A taxpayer can claim this Capital Gains Exemption while filing ITR in that particular financial year. The taxpayer needs to file ITR-2. And 31st July of the next financial year is the due date to file ITR. However, for FY 19-20 the due date to file ITR is extended to 10th January 2021 (in case tax audit is not applicable).

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Who can Claim an Exemption Under Section 54F of the Income Tax Act?

A taxpayer can claim exemption u/s 54F if all the below conditions are satisfied:

  1. The taxpayer must be an Individual or HUF. The benefit of exemption is not available to the company, LLP, or Firm.
  2. The asset sold is a Long Term Capital Asset (LTCA) other than House Property.
  3. On the date of sales, the taxpayer does not own more than one house property.
  4. A new Residential House is purchased before 1 year or after 2 years from the sale of the long term capital asset, or
  5. In case of construction of a new House Property, within 3 years from the sale of the residential House Property.
  6. A new Residential House should be in India.

What is the Amount of Exemption Available Under Section 54F of the Income Tax Act?

As mentioned above, the Amount of Exemption under Section 54F will be available as per the following formula:

Exemption = Cost of new asset x Capital Gains / Net Consideration

Maximum Exemption is up to Capital Gains.

Example: Ajay sold gold in FY 2019-20 for Rs. 15,00,000. It was purchased in FY 2012-13 for Rs. 5,00,000. And Ajay purchased his second house property for Rs. 35,00,000 in FY 2019-20. Ajay will be able to claim deduction under section 54F as follows:

Particulars Amount
Sales Consideration 15,00,000
Less: Index Cost of Acquisition (5,00,000*289/200) (7,22,500)
Long Term Capital Gains 7,77,500
New House Property Purchase Price 35,00,000
Section 54F Exemption Amount (35,00,000*7,77,500/15,00,000) = 18,14,167 or 7,77,500 7,77,500
Refer Index Cost from here.
When full Net Consideration/Sales Value is invested, the full amount of Capital Gains is exempt under section 54F of the Income Tax Act.
Tip
When full Net Consideration/Sales Value is invested, the full amount of Capital Gains is exempt under section 54F of the Income Tax Act.

What Happens to Exemption if New House Property is Sold?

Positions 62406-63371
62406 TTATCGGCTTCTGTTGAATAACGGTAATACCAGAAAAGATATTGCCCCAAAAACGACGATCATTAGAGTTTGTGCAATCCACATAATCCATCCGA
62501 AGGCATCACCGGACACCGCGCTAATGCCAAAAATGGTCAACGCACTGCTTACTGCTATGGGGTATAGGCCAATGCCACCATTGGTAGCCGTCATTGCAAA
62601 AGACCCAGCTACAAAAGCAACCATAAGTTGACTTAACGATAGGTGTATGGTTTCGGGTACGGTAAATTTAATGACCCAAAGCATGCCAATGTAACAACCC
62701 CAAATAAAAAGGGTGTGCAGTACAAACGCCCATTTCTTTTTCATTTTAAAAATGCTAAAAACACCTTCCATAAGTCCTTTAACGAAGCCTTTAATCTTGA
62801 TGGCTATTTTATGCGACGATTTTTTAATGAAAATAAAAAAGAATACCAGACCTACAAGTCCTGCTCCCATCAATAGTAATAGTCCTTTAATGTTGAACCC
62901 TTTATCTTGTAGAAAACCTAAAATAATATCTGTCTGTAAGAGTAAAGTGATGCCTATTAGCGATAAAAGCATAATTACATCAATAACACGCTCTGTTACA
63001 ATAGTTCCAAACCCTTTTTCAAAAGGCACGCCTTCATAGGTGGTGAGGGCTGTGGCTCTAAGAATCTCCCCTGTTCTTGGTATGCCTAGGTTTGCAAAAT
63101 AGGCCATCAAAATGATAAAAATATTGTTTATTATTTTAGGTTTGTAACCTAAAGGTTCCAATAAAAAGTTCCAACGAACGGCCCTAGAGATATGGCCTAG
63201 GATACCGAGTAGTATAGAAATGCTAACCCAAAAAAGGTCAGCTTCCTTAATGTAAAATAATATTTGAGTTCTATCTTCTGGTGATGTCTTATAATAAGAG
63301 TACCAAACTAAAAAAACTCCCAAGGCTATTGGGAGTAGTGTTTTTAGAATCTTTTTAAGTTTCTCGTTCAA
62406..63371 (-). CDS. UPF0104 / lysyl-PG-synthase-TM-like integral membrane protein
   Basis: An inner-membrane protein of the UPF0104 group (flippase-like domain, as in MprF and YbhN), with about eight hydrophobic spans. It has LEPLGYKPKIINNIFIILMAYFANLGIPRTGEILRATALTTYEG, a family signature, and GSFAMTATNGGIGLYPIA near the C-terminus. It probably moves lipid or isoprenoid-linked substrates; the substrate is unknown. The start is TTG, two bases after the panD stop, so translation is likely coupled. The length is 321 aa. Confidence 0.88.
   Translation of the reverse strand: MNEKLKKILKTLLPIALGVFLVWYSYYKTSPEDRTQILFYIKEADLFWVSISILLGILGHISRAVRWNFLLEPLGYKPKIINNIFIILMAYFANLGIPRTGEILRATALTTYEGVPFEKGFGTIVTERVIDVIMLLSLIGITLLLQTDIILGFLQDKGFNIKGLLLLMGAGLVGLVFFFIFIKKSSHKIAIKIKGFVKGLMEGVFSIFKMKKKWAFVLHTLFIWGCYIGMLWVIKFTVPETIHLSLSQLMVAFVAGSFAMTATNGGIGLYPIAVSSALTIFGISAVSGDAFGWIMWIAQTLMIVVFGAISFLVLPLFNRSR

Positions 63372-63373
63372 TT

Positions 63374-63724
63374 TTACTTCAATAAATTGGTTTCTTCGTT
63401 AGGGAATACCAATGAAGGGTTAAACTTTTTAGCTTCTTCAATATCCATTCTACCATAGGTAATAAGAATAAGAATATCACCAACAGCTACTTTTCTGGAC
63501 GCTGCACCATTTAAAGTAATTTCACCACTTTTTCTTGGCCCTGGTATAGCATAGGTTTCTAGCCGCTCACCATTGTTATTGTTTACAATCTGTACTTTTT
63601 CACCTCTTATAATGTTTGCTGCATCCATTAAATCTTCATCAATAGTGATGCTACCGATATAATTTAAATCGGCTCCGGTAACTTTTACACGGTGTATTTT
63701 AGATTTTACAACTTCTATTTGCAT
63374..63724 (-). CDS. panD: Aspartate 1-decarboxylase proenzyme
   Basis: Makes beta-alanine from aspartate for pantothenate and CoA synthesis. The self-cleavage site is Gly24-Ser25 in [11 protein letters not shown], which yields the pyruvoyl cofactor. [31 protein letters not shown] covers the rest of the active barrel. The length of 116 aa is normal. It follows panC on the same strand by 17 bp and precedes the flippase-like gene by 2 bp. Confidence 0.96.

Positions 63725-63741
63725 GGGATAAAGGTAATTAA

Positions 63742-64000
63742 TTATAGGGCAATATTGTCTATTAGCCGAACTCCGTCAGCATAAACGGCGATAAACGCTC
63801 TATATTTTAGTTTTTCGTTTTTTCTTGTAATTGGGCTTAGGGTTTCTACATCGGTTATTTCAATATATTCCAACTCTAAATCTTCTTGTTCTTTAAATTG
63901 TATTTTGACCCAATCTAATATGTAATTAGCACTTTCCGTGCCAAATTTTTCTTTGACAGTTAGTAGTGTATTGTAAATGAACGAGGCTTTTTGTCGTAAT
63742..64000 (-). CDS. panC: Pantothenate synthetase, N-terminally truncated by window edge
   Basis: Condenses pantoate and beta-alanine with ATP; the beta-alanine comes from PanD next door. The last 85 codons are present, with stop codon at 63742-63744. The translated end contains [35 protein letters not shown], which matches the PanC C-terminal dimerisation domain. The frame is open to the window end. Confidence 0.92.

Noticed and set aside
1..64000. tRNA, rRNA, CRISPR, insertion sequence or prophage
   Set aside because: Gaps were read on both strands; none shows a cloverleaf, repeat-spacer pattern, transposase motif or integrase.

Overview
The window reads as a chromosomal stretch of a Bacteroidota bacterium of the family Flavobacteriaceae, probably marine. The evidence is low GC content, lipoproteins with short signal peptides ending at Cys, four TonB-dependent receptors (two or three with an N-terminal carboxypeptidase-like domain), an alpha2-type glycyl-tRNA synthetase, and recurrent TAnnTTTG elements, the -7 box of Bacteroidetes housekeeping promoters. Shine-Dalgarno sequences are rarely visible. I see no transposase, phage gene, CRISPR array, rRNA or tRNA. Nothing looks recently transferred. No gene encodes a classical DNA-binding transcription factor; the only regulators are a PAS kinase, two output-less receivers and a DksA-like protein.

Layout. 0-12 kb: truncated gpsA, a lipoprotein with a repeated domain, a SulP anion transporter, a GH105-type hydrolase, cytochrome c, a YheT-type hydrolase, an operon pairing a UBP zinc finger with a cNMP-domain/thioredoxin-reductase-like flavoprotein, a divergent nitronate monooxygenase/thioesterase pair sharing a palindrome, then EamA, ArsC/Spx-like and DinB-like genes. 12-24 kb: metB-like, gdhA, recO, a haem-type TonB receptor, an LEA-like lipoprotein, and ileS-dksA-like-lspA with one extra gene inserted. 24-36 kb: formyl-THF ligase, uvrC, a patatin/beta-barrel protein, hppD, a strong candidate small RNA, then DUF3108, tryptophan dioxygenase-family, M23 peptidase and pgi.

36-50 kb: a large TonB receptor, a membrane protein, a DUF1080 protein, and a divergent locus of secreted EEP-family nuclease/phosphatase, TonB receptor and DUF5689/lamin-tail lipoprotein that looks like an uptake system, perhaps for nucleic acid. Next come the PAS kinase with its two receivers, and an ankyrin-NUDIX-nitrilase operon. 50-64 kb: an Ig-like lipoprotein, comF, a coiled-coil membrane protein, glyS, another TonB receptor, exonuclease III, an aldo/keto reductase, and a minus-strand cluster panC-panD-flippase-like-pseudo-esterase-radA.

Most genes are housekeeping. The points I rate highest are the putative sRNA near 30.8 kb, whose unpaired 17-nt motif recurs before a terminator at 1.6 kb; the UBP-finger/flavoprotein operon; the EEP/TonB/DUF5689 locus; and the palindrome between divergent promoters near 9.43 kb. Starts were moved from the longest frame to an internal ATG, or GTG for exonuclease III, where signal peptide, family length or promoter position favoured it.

The lock-in period of 3 years is applicable when exemption u/s 54F of the income tax act is claimed. And the following situations can arise:

Situation 1

When a new house is sold within 3 years from the date of purchase/construction.

Consequences

The exemption u/s 54F is withdrawn. And the amount of exemption availed will be reduced from the cost of the asset. And Capital Gains will be the total sales value minus the cost of the asset.

Situation 2

When a new house is sold after 3 years from the date of purchase/construction.

Consequences

The exemption u/s 54F is not withdrawn. A taxpayer will be able to claim the index cost of acquisition while calculating Capital Gains Tax on sale of house property sold. And capital gains will be taxed at 20%.

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What is the Capital Gains Account Scheme (CGAS)?

If a taxpayer is unable to utilize the whole or part of the sales consideration for purchase/construction of new property till the due date of submission of ITR, then it should be deposited in the Capital Gains Deposit Account Scheme. Taxpayer can claim exemption of amount already spent on construction/purchase of property along with the amount deposited in CGAS.

Keep in mind, if the amount deposited in the Capital Gains Account Scheme is not utilized within the time limit mentioned, then it shall be treated as income of the last year in which 3 years expire.

FAQs

What is Net Consideration u/s 54F?

Net Consideration is the full Sales value/consideration received on sale of Long Term Capital Asset reduced by any expense incurred in connection with the transfer.
Net Consideration = Sales Value – Transfer Expenses.

Can NRI Claim exemption u/s 54F?

Yes, NRI can claim exemption u/s 54F of the Income Tax Act. Provided the LTCA sold and house property purchased is situated in India.

What will be the tax rate on capital gains earned if exemption u/s 54F is not claimed?

LTCA are taxed at special rates. It depends on the type of asset sold.
Movable Asset: 20% with Indexation,
Shares/Securities: 10% u/s 112A (above Rs. 1,00,000).

Section 54 of the Income Tax Act – Capital Gains Exemption

Exemption under section 54 of the Income Tax Act is available on Capital Gains on sale of one house property and purchase/construction of another house property. The amount of Exemption under Section 54 will be lower of:

  1. The Cost of new Residential House Property
  2. The Capital Gains on the sale of a property

A taxpayer can claim the Capital Gains Exemption under Section 54 while filing ITR for that particular financial year. The taxpayer needs to file ITR-2. And 31st July of the next financial year is the due date to file ITR. However, for FY 19-20 the due date to file ITR is 10th January 2021.

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Who can Claim an Exemption Under Section 54 of the Income Tax Act?

A taxpayer can claim exemption u/s 54 if all the below conditions are satisfied: